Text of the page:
Which Joe gave his name to ‘sloppy joes’? We look at five interesting sandwiches and their lexical origins.
Not able to be killed.
- ‘The culture is still alive and well, and unkillable.’
- ‘I have just killed a supposedly unkillable mechanical touch keyboard.’
- ‘I am the most powerful of the Vampire race and have become immune to all weaknesses, making me unkillable and everlasting.’
- ‘I return to my first point - the only thing an aspiring novelist needs to write a novel is the adamant and unkillable desire to write a novel.’
- ‘It's practically unkillable, so she'll never be able to pretend it died.’
- ‘But then, demons were supernatural beings, and therefore were unkillable.’
- ‘He plays an apparently unkillable hit man who's been marked by the mob.’
- ‘She should have been has-beened ages ago, what with the forgettable flopped movies and all, but she's like some kind of freaky zombie Rasputin, unkillable.’
- ‘Once the unkillable zombies have their emaciated forms shot to ribbons, only to pop up seconds later, as good as new, you know there's only one place to go and that's out.’
- ‘These short-lived and second-class frenzies are as nothing compared to the long-lived, indeed, unkillable fantasy that each and every person born can rise to prominence and wealth in showbusiness.’
- ‘He was even more unkillable than the magnet soldiers, and could literally walk through walls, and bullets would simply go right through him.’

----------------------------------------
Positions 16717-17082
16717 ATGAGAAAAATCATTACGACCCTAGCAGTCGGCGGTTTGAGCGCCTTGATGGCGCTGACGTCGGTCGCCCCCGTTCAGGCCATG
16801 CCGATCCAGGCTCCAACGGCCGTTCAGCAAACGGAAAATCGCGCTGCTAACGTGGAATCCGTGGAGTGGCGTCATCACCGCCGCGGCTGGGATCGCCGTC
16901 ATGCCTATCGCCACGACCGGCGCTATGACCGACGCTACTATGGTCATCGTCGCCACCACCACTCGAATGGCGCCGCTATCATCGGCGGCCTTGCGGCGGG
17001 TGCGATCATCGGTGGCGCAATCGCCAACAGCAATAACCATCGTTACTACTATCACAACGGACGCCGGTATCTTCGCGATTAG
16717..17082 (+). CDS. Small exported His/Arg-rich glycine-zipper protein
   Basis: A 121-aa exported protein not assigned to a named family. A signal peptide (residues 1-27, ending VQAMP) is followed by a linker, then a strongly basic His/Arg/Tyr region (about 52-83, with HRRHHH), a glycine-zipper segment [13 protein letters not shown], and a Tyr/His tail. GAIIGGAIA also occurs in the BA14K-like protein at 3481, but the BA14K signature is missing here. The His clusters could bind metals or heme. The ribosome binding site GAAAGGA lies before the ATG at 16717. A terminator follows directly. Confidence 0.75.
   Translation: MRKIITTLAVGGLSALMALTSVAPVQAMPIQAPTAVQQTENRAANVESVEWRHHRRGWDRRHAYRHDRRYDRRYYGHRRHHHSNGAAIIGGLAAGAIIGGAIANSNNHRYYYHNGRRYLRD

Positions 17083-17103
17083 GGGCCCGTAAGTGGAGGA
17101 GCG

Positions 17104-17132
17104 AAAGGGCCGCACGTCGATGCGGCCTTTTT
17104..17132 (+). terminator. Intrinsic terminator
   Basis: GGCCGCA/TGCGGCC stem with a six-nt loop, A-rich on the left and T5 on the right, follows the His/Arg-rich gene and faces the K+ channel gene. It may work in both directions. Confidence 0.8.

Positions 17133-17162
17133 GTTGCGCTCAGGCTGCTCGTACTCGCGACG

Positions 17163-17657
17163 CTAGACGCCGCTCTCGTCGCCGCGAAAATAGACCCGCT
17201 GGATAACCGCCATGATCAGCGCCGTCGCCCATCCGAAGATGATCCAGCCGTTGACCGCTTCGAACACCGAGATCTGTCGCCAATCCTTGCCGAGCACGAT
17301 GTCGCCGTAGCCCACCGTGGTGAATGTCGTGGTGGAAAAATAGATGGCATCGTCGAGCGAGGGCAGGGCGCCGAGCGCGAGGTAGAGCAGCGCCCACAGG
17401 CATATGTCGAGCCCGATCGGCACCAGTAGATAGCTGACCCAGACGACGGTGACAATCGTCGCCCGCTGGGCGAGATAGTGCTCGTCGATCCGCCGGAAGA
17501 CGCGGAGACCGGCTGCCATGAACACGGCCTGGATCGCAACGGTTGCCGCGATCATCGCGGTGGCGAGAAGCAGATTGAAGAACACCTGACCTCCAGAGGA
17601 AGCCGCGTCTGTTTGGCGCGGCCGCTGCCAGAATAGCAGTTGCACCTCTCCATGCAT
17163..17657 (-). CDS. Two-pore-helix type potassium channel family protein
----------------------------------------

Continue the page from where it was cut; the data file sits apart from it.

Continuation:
- ‘But boomer lingo lingers on, unkillable, seeping out in the dialogue of Disney channel shows in 2005.’
- ‘They were giant sized and hard shelled and unkillable.’
- ‘She was a dark, unkillable shadow that, despite the noblest efforts, only grew stronger and more immense as the body moved closer to the light.’
- ‘She's practically unkillable, and will take on just about anyone with either her knife or pistol.’
- ‘Of course that might make him some sort of unkillable demon, but I guess there's only one way to find out.’
- ‘The story of the shooting of 50 Cent spread throughout hip-hop and made him seem mythical, unkillable.’
- ‘Let's see how they fare against a general who practically is unkillable.’
- ‘The huge man, a demon really, was unstoppable, stronger than his blue-clad opponent and seemingly unkillable.’
- ‘The film featuring these two apparently unkillable ghosts started out as America's No. 1 box office hit, outgrossing every other movie during its first week of national release.’
We take a look at several popular, though confusing, punctuation marks.
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The definitions of ‘buddy’ and ‘bro’ in the OED have recently been revised. We explore their history and increase in popularity.